In order to change that impression, the Dallas Museum of Art (DMA) stopped charging admissions to visitors earlier this year; a big deal, since a principal incentive for becoming a member is avoiding the ticket line. The museum even stopped using the term “members,” switching instead to “partners” who were offered individualized levels of engagement with the institution, not unlike that of the Whitney Museum.

Interest in the DMA’s new membership program has extended to a number of other institutions across the country,
including the Denver Art Museum, Los Angeles County Museum of Art and Minneapolis Institute of Arts. These museums plan to share the DMA’s research and create their own models, supported by a National Leadership Grant of more than $450,000 that the DMA recently received from the Institute of Museum and Library Services.

View of an outdoor event with a large group of people milling about under canopies in a garden.
The Cooper-Hewitt, National Design Museum hosts an outdoor event for members.

Technology can also play a role. At the Museum of Modern Art’s “Digital Member Lounge,” members can renew their memberships, order members-only tickets online, take curator-led virtual tours of the galleries, watch talks and
lectures, and find out about other museum happenings via computers, tablets or other mobile devices. Surveys revealed “that people’s motivations for engaging MoMA online have little to do with being part of ‘the MoMA community,’ and more to do with a connection and love of art. In other words, they were more interested in connecting with the museum than with each other,” says Allegra Burnette, the museum’s creative director of digital media, in a paper for the 2013 Museums and the Web conference.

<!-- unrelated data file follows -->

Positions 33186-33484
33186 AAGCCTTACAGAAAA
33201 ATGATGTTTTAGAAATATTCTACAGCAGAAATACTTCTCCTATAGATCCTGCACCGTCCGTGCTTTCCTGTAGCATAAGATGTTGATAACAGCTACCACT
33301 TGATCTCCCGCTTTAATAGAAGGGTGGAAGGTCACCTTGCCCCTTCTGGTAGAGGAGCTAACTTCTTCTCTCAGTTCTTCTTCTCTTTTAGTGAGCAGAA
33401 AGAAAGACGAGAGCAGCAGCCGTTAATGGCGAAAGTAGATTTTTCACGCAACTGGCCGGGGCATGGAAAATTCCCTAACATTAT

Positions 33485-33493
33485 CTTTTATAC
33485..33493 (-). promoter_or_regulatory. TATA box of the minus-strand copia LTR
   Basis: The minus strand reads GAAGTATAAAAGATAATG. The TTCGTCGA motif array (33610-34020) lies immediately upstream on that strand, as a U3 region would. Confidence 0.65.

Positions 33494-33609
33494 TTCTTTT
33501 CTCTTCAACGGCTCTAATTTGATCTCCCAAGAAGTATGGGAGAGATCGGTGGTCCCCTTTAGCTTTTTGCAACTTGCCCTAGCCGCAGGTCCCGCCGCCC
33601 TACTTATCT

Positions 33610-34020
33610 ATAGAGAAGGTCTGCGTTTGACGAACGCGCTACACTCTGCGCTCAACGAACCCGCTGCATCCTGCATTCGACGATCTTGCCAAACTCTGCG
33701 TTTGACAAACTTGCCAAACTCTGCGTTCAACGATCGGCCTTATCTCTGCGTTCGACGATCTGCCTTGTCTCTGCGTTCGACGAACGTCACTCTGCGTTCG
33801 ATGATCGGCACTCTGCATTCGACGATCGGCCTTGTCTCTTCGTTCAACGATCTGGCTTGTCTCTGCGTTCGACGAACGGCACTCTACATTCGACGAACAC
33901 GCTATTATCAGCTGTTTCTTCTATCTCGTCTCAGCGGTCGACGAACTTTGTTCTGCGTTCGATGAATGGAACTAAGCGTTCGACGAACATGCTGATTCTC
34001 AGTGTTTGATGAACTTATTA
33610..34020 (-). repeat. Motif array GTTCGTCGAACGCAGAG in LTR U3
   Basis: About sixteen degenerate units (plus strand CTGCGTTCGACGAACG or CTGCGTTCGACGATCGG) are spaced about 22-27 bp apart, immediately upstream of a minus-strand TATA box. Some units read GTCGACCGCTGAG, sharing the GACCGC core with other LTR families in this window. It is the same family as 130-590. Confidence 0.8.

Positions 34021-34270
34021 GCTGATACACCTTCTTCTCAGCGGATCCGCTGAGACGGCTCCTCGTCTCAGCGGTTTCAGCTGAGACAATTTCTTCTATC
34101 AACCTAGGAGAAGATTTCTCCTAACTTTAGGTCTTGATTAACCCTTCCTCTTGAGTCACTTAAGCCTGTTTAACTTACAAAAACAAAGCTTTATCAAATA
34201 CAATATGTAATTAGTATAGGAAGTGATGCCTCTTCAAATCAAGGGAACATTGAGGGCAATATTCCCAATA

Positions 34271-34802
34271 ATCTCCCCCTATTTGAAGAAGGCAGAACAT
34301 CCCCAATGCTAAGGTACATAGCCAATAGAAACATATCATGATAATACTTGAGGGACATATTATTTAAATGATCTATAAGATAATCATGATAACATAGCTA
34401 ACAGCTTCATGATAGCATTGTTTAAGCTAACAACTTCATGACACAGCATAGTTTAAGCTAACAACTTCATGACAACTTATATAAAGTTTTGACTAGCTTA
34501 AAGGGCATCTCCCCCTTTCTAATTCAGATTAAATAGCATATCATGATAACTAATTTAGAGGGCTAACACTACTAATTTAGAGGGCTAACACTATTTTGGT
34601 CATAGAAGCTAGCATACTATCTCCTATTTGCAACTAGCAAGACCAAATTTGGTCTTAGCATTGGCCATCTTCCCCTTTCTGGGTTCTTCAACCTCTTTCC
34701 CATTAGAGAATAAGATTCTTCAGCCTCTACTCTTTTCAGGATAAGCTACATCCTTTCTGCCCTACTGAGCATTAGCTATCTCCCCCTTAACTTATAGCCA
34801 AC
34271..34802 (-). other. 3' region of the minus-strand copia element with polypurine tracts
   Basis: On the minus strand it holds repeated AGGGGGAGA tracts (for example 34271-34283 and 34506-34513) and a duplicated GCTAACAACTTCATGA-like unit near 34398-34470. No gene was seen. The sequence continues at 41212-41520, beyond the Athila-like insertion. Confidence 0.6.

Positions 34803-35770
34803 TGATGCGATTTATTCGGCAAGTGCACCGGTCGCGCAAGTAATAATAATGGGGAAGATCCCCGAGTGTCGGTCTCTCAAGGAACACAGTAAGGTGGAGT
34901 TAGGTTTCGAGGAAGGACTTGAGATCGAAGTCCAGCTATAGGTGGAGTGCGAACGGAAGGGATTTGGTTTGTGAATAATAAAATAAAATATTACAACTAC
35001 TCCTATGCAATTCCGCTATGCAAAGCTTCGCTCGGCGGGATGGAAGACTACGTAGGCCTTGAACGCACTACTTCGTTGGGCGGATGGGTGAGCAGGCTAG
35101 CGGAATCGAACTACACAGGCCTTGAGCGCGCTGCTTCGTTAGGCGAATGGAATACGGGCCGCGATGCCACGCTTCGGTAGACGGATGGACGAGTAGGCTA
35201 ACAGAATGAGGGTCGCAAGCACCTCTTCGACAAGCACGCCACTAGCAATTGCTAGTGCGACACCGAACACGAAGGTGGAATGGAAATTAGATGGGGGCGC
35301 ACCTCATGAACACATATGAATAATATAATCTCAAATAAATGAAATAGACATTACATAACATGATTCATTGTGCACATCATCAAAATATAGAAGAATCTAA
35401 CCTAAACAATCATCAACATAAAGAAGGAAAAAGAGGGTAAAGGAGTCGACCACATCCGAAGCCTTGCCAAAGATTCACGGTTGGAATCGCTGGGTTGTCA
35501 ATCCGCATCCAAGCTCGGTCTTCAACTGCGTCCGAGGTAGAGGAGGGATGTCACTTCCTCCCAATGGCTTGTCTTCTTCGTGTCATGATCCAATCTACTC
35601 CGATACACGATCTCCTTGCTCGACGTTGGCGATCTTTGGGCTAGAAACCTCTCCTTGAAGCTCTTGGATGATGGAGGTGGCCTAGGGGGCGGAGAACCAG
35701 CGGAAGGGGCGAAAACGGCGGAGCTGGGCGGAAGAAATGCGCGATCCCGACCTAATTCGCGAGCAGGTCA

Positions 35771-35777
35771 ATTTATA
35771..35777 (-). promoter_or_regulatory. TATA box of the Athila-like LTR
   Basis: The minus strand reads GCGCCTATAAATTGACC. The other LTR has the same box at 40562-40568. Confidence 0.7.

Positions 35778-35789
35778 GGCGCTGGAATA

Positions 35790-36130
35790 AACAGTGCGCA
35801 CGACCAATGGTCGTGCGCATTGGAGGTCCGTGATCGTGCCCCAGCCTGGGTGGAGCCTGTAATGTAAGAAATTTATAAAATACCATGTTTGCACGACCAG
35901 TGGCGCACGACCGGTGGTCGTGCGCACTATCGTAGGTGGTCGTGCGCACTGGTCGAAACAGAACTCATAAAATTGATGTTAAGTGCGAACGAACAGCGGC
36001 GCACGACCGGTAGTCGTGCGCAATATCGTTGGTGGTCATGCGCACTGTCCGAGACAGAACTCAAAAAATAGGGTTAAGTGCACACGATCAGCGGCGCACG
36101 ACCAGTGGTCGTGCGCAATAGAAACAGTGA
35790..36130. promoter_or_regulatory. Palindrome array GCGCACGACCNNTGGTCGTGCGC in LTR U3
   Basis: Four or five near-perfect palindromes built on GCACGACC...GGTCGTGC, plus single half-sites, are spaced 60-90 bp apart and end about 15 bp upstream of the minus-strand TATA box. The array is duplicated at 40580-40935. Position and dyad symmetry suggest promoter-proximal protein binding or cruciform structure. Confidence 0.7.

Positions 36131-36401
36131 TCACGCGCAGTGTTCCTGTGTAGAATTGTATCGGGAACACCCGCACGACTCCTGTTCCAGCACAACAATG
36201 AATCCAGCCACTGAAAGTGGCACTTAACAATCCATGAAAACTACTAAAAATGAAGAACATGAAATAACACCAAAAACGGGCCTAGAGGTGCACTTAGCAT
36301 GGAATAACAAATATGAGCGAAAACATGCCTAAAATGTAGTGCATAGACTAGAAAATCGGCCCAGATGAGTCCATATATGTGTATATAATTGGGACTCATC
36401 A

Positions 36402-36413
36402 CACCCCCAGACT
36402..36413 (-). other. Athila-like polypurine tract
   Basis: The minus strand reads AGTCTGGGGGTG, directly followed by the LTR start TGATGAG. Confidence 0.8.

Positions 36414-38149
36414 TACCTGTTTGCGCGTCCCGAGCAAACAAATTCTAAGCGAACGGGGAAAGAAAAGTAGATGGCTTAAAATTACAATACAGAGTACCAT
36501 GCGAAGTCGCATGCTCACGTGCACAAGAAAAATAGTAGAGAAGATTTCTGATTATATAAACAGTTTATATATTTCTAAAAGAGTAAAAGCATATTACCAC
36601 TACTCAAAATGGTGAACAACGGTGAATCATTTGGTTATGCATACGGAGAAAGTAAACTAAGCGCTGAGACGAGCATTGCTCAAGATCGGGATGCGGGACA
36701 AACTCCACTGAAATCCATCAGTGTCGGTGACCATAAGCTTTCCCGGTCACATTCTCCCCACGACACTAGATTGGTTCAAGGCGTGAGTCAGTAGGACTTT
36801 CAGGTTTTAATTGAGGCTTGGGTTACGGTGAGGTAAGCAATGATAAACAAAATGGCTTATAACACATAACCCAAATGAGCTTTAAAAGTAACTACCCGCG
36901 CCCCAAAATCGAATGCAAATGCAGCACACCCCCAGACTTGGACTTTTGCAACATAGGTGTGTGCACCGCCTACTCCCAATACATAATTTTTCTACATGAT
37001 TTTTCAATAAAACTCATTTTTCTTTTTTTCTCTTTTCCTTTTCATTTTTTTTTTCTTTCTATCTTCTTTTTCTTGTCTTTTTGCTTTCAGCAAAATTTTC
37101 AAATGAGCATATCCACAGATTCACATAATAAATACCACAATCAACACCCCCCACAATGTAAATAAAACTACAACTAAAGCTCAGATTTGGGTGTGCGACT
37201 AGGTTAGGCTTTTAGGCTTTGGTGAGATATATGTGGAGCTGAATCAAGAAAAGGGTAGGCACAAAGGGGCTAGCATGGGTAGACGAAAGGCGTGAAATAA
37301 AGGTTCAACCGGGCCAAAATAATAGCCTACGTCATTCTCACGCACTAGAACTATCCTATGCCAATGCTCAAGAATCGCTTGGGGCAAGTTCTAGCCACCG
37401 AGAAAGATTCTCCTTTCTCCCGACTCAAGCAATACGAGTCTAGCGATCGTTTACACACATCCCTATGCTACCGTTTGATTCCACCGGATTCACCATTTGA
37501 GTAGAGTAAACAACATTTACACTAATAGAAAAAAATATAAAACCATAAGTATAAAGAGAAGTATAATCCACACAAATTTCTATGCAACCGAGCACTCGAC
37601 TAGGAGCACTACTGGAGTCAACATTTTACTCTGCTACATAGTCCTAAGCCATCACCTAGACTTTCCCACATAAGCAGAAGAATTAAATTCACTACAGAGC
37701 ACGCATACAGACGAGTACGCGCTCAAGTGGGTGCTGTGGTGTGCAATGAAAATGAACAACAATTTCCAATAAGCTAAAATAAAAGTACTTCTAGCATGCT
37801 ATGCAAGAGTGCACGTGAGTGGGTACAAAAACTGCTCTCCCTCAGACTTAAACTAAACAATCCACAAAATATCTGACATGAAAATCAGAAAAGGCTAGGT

Taking the online route has other benefits. The Oakland Museum of California’s “Green Membership” program responds to members “who get so many solicitations and other pieces of mail, and they just didn’t want any more from us,” says Membership Manager Joni Hess. This initiative, which has grown to 20 percent of the museum’s 8,300 members, allows these members to receive communications electronically. That includes the magazine Inside/Out, which is available as a PDF. Those members are happy, and so is the museum, which saves printing and mailing costs.